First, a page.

Wilderness Underfoot: Creepy crawlies of prehistoric Illinois seas

StoryImage( ‘/Images/Story//Auto-img-118175225512684.jpg’, ”, ‘Trilobites on the sea floor – Calymene celebra searching for worms, about 420 million years ago (middle Silurian Period).‘);
StoryImage( ‘/Images/Story//Auto-img-118175229314224.jpg’, ”, ‘One of our region’s most stunning fossils – Ceraurus pleurexanthemus is rarely found in such perfect condition as this, but in some areas, broken pieces of this trilobite are quite abundant. It lived about 440 million years ago (middle Ordovician Period).‘);
StoryImage( ‘/Images/Story//Auto-img-118175232232673.jpg’, ”, ‘Curling up for defense – Bumastoides milleri fossils, flattened and enrolled. This trilobite lived about 440 million years ago (middle Ordovician Period).‘);

Trilobites—among the most diverse and interesting arthropods of all time—first appeared in shallow seas about half a billion years ago.

They’ve been extinct for 250 million years, but these marine arthropods continue to excite paleontologists and amateur scientists alike.

The name “trilobite” means three-lobed one, referring to three lobes along the length of its body. In ancient times, these arthropods crawled around the sea floor, feeding on detritus, micro-organisms, worms or other creatures, depending on the species. The trilobite line, now extinct, appears to have split off from another line of animals that led to modern chelicerates such as spiders, scorpions, ticks, mites and horseshoe crabs. During much of the Paleozoic Era, trilobites were among the most successful and diverse of all creatures, and their gradual decline and ultimate extinction is still a mystery.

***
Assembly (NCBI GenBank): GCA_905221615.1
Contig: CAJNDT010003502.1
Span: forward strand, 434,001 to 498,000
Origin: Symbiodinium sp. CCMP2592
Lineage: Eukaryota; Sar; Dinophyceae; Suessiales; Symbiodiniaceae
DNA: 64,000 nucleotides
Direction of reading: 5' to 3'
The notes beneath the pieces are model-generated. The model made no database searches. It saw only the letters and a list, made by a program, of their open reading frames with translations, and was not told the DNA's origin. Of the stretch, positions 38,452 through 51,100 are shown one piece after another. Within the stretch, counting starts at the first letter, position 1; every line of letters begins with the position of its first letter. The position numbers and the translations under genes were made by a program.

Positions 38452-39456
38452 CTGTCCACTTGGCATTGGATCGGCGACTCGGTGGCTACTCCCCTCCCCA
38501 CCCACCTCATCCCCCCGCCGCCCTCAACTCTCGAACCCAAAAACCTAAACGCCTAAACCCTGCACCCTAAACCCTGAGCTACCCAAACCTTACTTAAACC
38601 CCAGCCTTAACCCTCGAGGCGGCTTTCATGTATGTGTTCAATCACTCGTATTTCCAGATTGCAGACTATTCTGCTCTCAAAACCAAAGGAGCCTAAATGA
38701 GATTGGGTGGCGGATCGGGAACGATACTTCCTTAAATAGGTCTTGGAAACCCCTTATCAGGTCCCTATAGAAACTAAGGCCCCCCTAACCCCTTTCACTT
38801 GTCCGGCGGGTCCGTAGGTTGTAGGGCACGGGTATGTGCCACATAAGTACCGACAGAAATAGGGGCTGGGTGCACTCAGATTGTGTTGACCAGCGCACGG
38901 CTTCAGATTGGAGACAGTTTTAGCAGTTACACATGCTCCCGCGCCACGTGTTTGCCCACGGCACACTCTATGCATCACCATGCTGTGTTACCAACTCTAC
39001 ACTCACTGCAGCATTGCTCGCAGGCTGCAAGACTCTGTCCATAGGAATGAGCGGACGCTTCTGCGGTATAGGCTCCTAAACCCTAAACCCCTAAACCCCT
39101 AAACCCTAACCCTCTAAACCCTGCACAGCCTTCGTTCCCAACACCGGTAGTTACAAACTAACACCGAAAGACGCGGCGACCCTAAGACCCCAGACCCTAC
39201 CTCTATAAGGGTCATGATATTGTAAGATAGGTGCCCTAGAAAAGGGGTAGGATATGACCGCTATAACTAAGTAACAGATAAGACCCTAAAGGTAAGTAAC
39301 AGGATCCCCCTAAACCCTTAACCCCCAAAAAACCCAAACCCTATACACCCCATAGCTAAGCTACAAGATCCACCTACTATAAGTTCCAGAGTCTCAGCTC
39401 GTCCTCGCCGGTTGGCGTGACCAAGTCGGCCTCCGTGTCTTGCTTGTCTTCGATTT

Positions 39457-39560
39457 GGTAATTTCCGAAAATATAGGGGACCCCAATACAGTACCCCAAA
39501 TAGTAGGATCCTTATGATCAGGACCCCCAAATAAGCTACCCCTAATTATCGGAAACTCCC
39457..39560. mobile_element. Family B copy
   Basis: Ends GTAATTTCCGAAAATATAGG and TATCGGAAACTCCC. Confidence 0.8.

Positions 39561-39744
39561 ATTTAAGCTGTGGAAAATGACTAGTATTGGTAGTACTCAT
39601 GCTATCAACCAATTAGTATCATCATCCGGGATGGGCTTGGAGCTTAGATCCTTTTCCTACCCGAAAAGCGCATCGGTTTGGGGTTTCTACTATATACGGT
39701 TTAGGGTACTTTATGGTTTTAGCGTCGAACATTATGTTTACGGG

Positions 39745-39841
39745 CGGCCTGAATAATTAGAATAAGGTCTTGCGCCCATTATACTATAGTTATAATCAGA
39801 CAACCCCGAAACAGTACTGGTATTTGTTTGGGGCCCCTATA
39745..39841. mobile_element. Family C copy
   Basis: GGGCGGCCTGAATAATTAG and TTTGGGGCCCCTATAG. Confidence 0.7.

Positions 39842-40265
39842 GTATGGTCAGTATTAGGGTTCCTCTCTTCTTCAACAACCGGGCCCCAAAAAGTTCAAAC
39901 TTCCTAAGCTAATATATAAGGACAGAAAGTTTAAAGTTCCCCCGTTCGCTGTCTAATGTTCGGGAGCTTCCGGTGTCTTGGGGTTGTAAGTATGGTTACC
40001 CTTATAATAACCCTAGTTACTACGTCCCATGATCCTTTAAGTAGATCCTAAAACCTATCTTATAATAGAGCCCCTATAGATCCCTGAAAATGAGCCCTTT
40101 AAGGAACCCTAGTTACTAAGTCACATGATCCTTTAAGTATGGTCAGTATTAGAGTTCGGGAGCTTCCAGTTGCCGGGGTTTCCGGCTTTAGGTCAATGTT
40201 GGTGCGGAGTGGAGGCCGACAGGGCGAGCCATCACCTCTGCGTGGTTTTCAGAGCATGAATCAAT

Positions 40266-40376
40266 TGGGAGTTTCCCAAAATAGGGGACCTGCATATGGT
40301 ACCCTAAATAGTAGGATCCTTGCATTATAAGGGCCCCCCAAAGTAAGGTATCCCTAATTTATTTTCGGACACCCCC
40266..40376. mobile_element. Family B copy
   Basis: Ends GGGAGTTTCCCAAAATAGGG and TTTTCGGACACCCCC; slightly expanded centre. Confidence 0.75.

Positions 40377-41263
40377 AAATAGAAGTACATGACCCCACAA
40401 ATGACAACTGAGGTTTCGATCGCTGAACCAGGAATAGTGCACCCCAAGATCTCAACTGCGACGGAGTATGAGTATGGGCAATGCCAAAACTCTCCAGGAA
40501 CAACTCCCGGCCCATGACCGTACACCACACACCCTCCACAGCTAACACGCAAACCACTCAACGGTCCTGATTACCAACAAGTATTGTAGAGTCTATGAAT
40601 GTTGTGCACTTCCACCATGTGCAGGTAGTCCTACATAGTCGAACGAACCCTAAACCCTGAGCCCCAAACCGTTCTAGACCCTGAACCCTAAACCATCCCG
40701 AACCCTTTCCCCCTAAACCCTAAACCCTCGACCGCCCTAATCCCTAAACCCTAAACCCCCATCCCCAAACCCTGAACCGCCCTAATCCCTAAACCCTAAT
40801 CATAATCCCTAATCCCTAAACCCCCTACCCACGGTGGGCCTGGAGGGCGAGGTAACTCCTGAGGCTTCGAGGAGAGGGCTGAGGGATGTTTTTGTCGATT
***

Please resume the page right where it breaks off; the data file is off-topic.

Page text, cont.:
Collectors around the world are delighted to find fossilized remains of these creatures, and many are devoted to hunting for nothing but trilobites. Ranging from the size of a grain of sand to 28 inches long, with a variety of shapes from simple to ornate, and with more than 15,000 known species, trilobites offer a vast challenge for collectors. Interestingly, in some locations even the fossilized walking paths and burrows of these creatures have been discovered.

Trilobite fossils can be found in sedimentary rocks of our area, such as limestone, dolomite and shale. Gastropods (snails) and pelecypods (clams) are more common, but if you search a pile of crushed rock, you may also find at least part of a trilobite.

from the June 13-19, 2007, issue

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